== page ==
A list of dignitaries, that included a seven-year-old Port Hardy girl, gathered in Victoria to celebrate the opening of Jeneece Place.
The dream of Jeneece Edroff — who turned 18 on Saturday, the same day as the opening — will provide a home away from home for North Islanders and other families who need to travel to Victoria for medical treatment.
Edroff, who is well known throughout the Island for her fundraising for Variety Club, had the dream of creating a home for the families of sick children after staying in a Vancouver Ronald McDonald House while undergoing treatment for her own medical condition.
Port Hardy resident Abigail McCorquodale was at the opening and appreciates how important this type of facility is going to be for North Island families.
Throughout her life Abigail frequently needed to travel to Victoria for medical treatment.
She was born at Victoria General Hospital and spent her first 100 days in hospital.
“There was no where for families to stay near the hospital,” Abigail said.
“But this place is awesome!”
Abigail and her family were invited to participate in the opening ceremonies.
For Jeneece Place, and Abigail, along with Edroff, cut the ribbon that officially opened the home away from home.
Lt. Governor Steven Point, provincial Minister of Health Mike de Jong, and Minister of Community, Sport and Cultural Development Ida Chong and Chuck Chandler, chair of the Queen Alexandra Foundation for Children, were among others also in attendence.
The ceremony signified Jeneece Place is now passing on the completed house to families in need.
Jeneece was diagnosed at age three with neurofibromitosis, a disease that has caused tumours to grow off every nerve ending in her spine.
She has undergone thirteen surgeries and numerous chemotherapy sessions in Vancouver.
From this experience, she knows how important it is for families to have a warm and supportive place to stay close to the hospital.
Young Abigail was born without a fully formed esophagus, a condition known as esophageal atresia.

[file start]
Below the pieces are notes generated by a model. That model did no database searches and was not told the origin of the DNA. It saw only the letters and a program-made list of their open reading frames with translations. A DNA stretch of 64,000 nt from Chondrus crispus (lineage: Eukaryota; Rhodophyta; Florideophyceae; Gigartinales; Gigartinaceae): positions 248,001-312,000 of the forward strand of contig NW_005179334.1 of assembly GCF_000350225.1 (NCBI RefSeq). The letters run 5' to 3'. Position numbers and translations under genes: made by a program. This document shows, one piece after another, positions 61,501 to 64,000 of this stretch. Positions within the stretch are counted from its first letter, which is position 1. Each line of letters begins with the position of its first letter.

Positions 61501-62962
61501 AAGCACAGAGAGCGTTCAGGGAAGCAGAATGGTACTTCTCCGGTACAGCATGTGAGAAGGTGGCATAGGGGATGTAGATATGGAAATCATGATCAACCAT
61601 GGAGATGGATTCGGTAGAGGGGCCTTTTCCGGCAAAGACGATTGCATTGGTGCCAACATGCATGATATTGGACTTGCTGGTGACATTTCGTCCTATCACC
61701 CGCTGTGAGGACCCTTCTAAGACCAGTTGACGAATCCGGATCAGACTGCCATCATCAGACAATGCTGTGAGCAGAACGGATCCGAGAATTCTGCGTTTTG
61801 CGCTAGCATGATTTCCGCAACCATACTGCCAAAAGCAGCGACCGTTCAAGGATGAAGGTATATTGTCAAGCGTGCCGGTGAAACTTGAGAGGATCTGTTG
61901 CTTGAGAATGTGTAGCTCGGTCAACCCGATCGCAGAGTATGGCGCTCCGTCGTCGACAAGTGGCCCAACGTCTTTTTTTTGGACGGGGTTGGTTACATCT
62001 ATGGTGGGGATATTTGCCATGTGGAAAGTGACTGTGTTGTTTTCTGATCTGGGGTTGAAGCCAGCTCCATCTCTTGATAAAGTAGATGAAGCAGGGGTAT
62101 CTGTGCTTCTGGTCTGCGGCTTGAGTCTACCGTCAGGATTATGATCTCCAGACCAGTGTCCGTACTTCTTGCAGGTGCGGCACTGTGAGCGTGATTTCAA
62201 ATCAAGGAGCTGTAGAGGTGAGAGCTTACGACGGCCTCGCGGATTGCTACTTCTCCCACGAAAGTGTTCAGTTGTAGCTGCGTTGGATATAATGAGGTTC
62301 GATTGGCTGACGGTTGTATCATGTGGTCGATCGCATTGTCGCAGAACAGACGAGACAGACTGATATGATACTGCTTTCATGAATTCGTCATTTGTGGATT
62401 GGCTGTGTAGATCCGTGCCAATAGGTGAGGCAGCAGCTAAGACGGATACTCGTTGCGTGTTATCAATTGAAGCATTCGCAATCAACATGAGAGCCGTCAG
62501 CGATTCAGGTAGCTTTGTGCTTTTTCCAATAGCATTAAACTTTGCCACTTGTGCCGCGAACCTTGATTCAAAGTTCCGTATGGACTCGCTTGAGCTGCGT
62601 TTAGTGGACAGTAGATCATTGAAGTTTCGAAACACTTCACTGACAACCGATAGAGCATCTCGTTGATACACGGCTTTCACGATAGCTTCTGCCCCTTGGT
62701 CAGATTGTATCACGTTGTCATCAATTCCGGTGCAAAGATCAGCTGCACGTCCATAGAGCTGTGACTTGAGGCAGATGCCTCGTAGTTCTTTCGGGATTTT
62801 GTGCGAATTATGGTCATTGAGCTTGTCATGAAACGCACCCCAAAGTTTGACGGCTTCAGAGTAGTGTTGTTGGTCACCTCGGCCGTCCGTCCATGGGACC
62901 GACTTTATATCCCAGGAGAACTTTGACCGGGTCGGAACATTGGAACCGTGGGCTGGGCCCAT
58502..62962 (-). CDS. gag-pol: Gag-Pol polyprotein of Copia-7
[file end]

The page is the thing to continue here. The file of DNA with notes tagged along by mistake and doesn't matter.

She requires ongoing care and has endured 30 surgeries since she was born in 2005.
Each time the family travels to Victoria for Abigail’s care from their home in Port Hardy, it’s a 14-hour round-trip and accommodations are expensive.
Abigail’s family would have benefited from Jeneece Place over the past six years and looks forward to using the facility in the future.
“This facility is going to be an excellent resource for North Island families,” said Abigail’s mother, Brenda McCorquodale.
“Many of our North Island neighbours are going to be able to use this facility, and it will bring them support and comfort in times of great need.”
“The last thing people should have to worry about when their children are facing a medical crisis is where they will sleep or eat.”
The 10,500 sq.-ft. home features 10 family living quarters — each with its own bathroom and television — a games room, a craft room, a movie room, a laundry and kitchen and eating facilities.
The Rotary Clubs of Port Hardy and Port McNeill have both made contributions to the project, and in honour of all Vancouver Island Rotary Clubs contributing in excess of $100,000 to the project, one of the bedrooms in Jeneece Place has been named after Rotary.
Jeneece Place will open for families the week of January 23, 2012 and is expected to serve 600 families every year.